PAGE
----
In the wake of several recent enforcement actions under the FCPA and the EAR, successor liability has become a major issue to be considered by U.S. acquirers in acquisitions of foreign entities covered under the FCPA or U.S. Trade Controls at the time of the acquisition.14 Pre-acquisition due diligence review of the target's integrity and compliance is central to identifying the risks of the target's future non-compliance with the FCPA and U.S. Trade Controls and preventing the acquirer's vicarious liability for the target's post-acquisition non-compliance.
If "red flags" are identified during the review, the acquirer must come up with an adequate response15 to the risks of non-compliance represented by the identified "red flags." The response must be tailored to the organizational structure of the acquirer and correspond to the likelihood of the risk's occurrence and the severity of its impact on the acquirer's business integrity. This also would be a good moment for the acquirer to think about aligning the target's internal controls, corporate risk management, and compliance policies and procedures with its own policies and procedures and, if necessary, about amending its own policies and procedures to address the identified new risks. As part of this process, the acquirer should plan to appoint an independent compliance officer at the target, acquaint the officers, directors and employees of the target with the acquirer's compliance policies and procedures, institute a mandatory compliance certification program for the officers, directors, employees, agents, and business partners of the target, develop for the target reliable procurement and document retention policies, and introduce regular reporting by the target about its organizational changes, foreign government ownership, employment or election as directors of former foreign officials, and participation in joint ventures with government interest.
Finally, a pre-acquisition due diligence review should allow the acquirer to verify whether the target's export activities have been conducted in compliance with the applicable U.S. export controls and whether any of the target's related parties, customers, suppliers, agents, and other business partners are located in the sanctioned countries or included on the SDN List, the Department of Commerce, Bureau of Industry and Security's ("BIS") Denied Persons List, the BIS Unverified List, the BIS Entity List, the ITAR's Debarred List, the Nonproliferation Sanctions Lists, and General Order No. 3 to Part 736 of the EAR.16
In conclusion, conducting a pre-acquisition due diligence of a foreign target's international business integrity and compliance is key to supplying the domestic acquirer with the information necessary for passing an informed and balanced decision with respect to the prospects of acquiring a foreign entity. The benefits from costs saved on due diligence are often far outweighed by the risk of exposure to severe penalties from staying ignorant.1 See, e.g., 15 U.S.C. 78dd-2(g) (2006). In addition, a person found in violation of the FCPA may face debarment or suspension from doing business with the Federal Government and other negative government action. U.S. Department of Justice, Lay-Person's Guide to the FCPA Statute (2001), at www.usdoj.gov/criminal/fraud/fcpa/dojdocb.htm (last visited Apr. 2, 2007).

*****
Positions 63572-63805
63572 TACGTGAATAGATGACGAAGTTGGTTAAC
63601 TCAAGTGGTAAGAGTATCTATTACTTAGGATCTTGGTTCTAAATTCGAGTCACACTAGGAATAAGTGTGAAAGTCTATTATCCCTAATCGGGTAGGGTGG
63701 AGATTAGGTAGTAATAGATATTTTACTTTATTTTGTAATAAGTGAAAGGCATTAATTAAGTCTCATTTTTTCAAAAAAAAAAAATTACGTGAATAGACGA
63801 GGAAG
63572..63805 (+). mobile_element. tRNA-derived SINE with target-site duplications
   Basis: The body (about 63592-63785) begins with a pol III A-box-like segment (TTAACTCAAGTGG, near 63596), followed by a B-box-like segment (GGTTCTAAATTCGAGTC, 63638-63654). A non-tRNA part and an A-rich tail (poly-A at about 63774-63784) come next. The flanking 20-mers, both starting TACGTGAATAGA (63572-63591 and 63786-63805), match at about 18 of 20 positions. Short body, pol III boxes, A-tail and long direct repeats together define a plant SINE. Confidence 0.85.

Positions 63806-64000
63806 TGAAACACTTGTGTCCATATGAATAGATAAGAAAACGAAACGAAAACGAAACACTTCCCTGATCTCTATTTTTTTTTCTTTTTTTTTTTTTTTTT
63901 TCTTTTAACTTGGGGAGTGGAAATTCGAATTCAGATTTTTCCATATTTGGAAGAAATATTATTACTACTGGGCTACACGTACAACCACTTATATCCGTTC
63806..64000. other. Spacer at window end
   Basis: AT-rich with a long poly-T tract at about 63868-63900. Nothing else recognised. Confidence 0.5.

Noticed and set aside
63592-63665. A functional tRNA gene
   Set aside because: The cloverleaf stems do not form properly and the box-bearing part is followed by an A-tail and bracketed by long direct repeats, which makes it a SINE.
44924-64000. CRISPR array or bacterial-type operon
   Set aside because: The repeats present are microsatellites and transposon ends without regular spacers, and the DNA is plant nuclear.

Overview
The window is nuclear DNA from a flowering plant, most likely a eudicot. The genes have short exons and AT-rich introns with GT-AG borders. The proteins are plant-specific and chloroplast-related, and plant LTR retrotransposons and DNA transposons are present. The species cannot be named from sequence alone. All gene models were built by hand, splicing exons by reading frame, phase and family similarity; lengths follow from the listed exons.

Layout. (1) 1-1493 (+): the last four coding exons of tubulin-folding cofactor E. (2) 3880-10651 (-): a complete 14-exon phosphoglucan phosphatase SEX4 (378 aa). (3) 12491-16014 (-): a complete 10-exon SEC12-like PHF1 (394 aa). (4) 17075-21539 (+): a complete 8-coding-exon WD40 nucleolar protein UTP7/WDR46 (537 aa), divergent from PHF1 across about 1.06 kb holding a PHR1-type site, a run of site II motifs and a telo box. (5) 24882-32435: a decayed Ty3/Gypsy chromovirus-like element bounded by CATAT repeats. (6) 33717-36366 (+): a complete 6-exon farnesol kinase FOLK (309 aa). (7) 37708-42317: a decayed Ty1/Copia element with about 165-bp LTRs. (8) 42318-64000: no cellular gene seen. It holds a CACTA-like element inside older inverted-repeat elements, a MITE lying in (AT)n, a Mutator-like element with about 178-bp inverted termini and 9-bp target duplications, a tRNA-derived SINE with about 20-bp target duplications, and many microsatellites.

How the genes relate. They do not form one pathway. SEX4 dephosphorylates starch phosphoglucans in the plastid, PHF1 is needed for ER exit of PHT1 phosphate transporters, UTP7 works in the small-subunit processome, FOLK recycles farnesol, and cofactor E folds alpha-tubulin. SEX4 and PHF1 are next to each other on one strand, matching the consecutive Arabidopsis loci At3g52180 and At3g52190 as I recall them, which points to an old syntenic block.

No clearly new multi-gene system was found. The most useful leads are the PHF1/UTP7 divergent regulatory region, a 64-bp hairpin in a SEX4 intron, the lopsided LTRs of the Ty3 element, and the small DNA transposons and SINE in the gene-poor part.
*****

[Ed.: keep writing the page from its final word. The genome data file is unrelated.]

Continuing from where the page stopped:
2 15 U.S.C. 78dd-1-78dd-3.
3 15 U.S.C. 78m(b).
4 U.S. citizens and businesses do not require a territorial nexus with the United States to become liable under the anti-bribery provisions of the FCPA. See, e.g., 15 U.S.C. 78dd-1(g).
5 Foreign subsidiaries of U.S. entities may incur direct liability pursuant to 15 U.S.C. 78dd-1(a), 78dd-2(a), and 78dd-3.
6 It is sufficient for liability to be found that a person is aware of a high probability of the third party's engagement in corrupt conduct. See 15 U.S.C. 78dd-1(f) and 78dd-2(h).
7 15 U.S.C. 78m(b)(6).
8 See, e.g., Iran Sanctions, 31 C.F.R. 560.101 et seq. (2006).
9 15 C.F.R. 730-774.
10 Defense articles and services are regulated by the U.S. Department of State's International Traffic in Arms Regulations. 22 C.F.R. 120-130.
11 50 U.S.C. Appx. 2407.
12 26 U.S.C. 999.
13 See 15 C.F.R. 760.1.
14 See, e.g., FCPA Opinion Procedure Rel. 04-02 (Jul. 12, 2004); Order Denying Respondents' Motions for Summary Decision, Sigma-Aldrich Bus. Holdings, Inc, 01-BXA-06, Sigma-Aldrich corp., No. 01-BXA-07, Sigma-Aldrich Research Biochemicals, Inc., 01-BXA-11 (Dep't of Commerce Bureau of Indus. & Sec., Aug. 29, 2002, available at www.bis.doc.gov/Enforcement/CaseSummaries/Sigma_Aldrich_ALJ_Decision_02.html.)
15 Foreign blocking laws may prevent foreign companies from complying fully with some U.S. sanctions programs. See e.g., Council Regulation (EC) No. 2271/96 of November 22, 1996.
16 Collection and processing of this data potentially may be contrary to the provisions of the EU Directive 95/46/EC of the European Parliament and of the Council of October 24, 1995.
Daniel J. Plaine and Judith A. Lee are Partners in the Washington, DC office of Gibson, Dunn & Crutcher LLP, specializing in international trade compliance. The authors wish to thank Oleh Vretsona, an Associate in the Washington, DC office of Gibson, Dunn for his valuable assistance in preparing this article.